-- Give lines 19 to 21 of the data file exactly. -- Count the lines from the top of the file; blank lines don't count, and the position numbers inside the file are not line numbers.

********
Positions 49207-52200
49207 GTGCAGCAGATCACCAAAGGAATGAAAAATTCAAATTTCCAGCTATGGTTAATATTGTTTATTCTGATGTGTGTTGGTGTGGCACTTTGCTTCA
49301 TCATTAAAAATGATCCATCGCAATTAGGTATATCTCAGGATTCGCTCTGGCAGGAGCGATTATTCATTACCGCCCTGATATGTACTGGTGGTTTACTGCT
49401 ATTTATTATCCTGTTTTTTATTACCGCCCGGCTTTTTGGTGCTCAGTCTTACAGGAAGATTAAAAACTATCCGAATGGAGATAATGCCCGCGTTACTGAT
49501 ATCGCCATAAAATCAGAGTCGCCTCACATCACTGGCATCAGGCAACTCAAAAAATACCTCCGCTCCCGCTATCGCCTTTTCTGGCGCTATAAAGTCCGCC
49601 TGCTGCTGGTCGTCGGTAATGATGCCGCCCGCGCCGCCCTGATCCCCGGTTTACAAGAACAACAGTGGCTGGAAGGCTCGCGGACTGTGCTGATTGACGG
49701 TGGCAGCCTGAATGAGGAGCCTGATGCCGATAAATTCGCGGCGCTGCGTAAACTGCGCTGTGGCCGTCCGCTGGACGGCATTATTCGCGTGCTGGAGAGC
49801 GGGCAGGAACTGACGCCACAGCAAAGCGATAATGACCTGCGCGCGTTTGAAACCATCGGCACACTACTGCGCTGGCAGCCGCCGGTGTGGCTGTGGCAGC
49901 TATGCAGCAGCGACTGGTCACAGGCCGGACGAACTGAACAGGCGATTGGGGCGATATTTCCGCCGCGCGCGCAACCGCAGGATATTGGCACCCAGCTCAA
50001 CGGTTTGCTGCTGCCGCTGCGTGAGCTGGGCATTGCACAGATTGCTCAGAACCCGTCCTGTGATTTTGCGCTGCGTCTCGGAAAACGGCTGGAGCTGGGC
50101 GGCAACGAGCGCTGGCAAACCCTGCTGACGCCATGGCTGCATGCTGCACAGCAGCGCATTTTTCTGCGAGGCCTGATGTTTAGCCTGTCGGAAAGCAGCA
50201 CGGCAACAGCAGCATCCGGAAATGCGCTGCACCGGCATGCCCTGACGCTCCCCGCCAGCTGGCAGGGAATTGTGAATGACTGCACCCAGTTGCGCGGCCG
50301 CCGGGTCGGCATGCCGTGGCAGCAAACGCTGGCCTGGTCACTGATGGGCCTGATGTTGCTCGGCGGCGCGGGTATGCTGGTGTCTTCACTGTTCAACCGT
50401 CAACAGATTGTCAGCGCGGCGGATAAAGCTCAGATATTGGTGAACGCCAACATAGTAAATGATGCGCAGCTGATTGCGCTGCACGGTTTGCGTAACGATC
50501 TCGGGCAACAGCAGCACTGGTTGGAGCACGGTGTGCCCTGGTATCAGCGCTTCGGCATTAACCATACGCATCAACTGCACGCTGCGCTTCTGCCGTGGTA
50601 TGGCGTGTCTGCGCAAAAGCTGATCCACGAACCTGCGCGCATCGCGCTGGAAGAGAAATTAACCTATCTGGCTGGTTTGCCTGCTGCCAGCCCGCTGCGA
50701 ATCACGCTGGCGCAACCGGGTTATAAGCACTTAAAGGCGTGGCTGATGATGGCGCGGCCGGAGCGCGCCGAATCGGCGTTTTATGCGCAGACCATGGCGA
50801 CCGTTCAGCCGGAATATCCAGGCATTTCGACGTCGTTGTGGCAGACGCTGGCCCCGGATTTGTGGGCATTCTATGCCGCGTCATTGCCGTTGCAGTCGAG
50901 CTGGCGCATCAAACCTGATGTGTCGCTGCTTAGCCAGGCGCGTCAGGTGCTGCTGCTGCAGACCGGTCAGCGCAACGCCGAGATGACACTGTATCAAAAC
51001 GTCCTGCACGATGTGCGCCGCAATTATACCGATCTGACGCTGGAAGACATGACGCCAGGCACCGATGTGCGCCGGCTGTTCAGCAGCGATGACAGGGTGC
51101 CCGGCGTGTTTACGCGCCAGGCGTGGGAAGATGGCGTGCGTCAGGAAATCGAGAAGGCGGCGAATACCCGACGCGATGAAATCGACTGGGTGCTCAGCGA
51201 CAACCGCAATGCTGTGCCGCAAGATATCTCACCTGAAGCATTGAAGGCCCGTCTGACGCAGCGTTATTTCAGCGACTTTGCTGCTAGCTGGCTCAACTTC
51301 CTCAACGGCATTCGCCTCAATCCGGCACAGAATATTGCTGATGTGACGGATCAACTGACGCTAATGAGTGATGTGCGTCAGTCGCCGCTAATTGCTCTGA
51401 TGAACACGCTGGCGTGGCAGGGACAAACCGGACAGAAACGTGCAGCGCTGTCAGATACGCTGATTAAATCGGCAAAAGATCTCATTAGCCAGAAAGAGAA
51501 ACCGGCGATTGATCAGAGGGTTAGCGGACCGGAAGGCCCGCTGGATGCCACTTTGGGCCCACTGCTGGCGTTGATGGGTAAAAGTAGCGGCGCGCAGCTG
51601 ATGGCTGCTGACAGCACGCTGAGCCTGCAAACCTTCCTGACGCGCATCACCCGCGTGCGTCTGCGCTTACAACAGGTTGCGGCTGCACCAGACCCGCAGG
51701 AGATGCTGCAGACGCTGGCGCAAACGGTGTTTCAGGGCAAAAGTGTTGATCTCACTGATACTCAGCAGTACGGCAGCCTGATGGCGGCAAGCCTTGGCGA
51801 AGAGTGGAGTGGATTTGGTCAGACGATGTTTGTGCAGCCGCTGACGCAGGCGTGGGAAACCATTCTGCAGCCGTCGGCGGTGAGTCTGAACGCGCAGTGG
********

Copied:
50901 CTGGCGCATCAAACCTGATGTGTCGCTGCTTAGCCAGGCGCGTCAGGTGCTGCTGCTGCAGACCGGTCAGCGCAACGCCGAGATGACACTGTATCAAAAC
51001 GTCCTGCACGATGTGCGCCGCAATTATACCGATCTGACGCTGGAAGACATGACGCCAGGCACCGATGTGCGCCGGCTGTTCAGCAGCGATGACAGGGTGC
51101 CCGGCGTGTTTACGCGCCAGGCGTGGGAAGATGGCGTGCGTCAGGAAATCGAGAAGGCGGCGAATACCCGACGCGATGAAATCGACTGGGTGCTCAGCGA